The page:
The auto bail out bust

President Barack Obama has made the auto bailout a centerpiece of his reelection campaign, using it to bash Republican nominee Mitt Romney. But the tactic may backfire as the general election heats up, public opinion surveys suggest.
Recent polling from Rasmussen indicates that 59 percent view the bailouts as a “failure” and only 44 percent think the bailouts were “good for America.”
The administration has already written off $7 billion in taxpayer losses in the American takeover of Chrysler and General Motors; those losses are expected to climb as high as $23 billion—27 percent of the $85 billion spent on the bailout.
While the bailout is widely credited with saving the two companies, increasing taxpayer losses have made it nearly as unpopular in 2012 as it was when Obama was elected. More than half of Americans still disapprove of the auto bailout compared with 61 percent in 2008.
That has not stopped Obama from using the bailout as a bludgeon against Romney, who backed bankruptcy measures, in a number of campaign speeches.
... Obama’s job approval ratings among Democrats remain at nearly 85 percent, according to RealClearPolitics.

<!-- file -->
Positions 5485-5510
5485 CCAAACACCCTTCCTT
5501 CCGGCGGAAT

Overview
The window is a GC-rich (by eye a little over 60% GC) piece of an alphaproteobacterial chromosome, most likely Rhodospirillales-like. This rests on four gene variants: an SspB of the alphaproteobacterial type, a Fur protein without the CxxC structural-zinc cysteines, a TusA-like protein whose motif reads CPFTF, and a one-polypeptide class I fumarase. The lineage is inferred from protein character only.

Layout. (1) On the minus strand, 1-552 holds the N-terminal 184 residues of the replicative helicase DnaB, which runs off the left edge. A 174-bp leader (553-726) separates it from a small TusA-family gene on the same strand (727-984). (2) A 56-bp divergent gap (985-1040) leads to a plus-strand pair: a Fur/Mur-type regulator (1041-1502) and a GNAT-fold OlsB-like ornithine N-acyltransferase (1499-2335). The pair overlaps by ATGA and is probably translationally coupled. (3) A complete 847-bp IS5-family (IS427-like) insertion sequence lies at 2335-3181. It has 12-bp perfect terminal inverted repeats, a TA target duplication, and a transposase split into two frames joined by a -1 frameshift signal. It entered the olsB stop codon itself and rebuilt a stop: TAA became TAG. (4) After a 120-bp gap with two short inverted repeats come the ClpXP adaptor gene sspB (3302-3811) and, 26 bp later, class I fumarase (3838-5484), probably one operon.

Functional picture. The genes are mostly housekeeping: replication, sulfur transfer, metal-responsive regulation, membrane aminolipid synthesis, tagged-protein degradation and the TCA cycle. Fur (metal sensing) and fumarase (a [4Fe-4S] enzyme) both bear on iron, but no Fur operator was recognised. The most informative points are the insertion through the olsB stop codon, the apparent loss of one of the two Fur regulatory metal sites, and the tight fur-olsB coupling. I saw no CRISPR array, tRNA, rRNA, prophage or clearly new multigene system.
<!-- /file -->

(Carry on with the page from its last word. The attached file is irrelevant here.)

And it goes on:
That is 20 points higher than the 63 percent of Democrats who support the auto bailout.Obama is using the talking point as a targeted message to interest groups, rather than a broad appeal to his overall base, bailout experts say. 
“The reason Obama likes it is because labor likes it,” one bankruptcy expert said. “The administration went in and took UAW and pulled them up.” 
The administration handed $85 billion to GM and Chrysler and guided them through reorganization. Obama took on the role of bankruptcy court and bumped the unions to the front of the line, handing them control of Chrysler, while preserving pay and benefits at General Motors. 
“They came in and forced these companies into pre-packaged bankruptcy where unions were made whole and creditors were squeezed out,” the expert said. “In normal bankruptcy they don’t rearrange stakeholders rights willy-nilly…there’s no way those union contracts would have been untouched.”...
Obama has also pushed higher fuel mileage standards on the companies.  This drives of the cost of vehicles making them less affordable which means people who can't afford new cars will drive their less efficient cars longer.

Many voters who do not belong to the UAW are still angry about the bailouts.  They were unfair to bond holders and used public money to award Obama voters.  It is unlikely that many of us will ever buy a GM or Chrysler car now.  The administration should have let the companies go through a traditional bankruptcy that would have put them in a position to rework the labor contracts so that they would be more competitive.  They also would have not lost the goodwill of the voters that is needed to make these companies successful.

If the companies and the unions could not have survived a traditional bankruptcy, that still does not endear me to the deal Obama crammed down.

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